The window stood three meters above the ground, vulnerable, peeling, rotting wooden frame exposed to
the elements. As the British weather started to display characteristics of a full blown summer, it was time to do something about it. Yesterday I went up a ladder – after a quick sanding which revealed the extent of the damage, it was time for the protective tint. Perched on the top step I attempted to reach with the white-dipped brush. The off run made its way to my hand dressing it in a pale sheen. Half way though I cursed, realizing a second coat and another expedition would be necessary. It wasn’t just paint – a sealant or plaster would be an imperative. I finished up that segment of the task and went to recharge my energies with some wholegrain noodles.
As I woke up this morning I looked at the results and had a Homer Simpson moment- the ledge of the window was wide and comfortable. Why did I need to use the ladder? I could have just climbed up from the inside. I had friends who were climbers, I’d borrow a harness and moor myself to the sofa in the room inside for safety… or I’d bribe one with a beer to keep a watch on the line while I painted. Yesterday I had contemplated needing a scaffolding. My neighbours had just used one to repaint their house. It was the usual way to do things.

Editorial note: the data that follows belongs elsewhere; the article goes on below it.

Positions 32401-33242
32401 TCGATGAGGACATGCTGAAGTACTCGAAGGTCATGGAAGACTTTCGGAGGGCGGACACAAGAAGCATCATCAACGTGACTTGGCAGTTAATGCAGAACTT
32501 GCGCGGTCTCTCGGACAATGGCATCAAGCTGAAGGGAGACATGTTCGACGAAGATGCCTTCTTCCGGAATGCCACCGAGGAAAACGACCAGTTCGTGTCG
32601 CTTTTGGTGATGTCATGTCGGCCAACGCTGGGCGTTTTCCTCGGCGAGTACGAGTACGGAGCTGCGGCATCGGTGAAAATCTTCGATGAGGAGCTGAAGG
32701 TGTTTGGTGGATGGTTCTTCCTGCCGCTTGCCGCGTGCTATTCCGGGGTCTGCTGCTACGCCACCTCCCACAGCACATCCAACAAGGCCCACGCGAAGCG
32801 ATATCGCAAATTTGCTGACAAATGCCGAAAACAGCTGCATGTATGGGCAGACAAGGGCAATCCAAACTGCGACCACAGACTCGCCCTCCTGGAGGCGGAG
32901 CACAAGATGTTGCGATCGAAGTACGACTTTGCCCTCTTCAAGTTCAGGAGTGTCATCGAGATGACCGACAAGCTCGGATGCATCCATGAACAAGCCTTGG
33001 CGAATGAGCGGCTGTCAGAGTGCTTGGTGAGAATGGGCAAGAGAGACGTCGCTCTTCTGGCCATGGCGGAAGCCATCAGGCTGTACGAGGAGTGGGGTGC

Drinking my first coffee, I contemplated how the two versions of doing this task seem rather culturally imbued. I am quite certain a few of my British friends would raise an eyebrow or straight out laugh at my suggestion of a harness. However, on Sofia’s streets you can see adverts for alpinisti.“No, it’s not that mountaineering has suddenly become a ridiculously popular Bulgarian national past-time. Alpinistirefers to experienced climbers who bring their own harnesses and paint, or fix bits of difficult to reach wall. It is an ingenious solution to the task of mending the formally grey socialist tower blocs which dominate large swathes of the city-scape.
You see, while ‘the British’ have health safety combined with endless attempts at efficiency and optimization, in dispersed with calls for lateral thinking, ‘the Bulgarians’ labour a common category of tarikatluk. It has both sinister and positive connotations. It represents the value of finding a short-cut to doing this, an ingenious solution. As a friend working in construction once told me – our workers are highly praised for the ability to work around problems.
The sinister side of it (and it is not an over-statement) is when short-cuts excuse laziness or don’t lead to the same quality of work. Quite often the notion suggests swindling or playing others. Imagine the end of Zorba the Greek when the construction tumbles down. Glossed-over by the music and charming demeanour is a tarikat (someone who habitually practices tarikatluk) who has failed on a major scale.
Yet sometimes Bulgaria’s version of lateral thinking doesn’t bear that taint. Sometimes, it’s just plain elegant. The trick is to try and work out when that’s the case.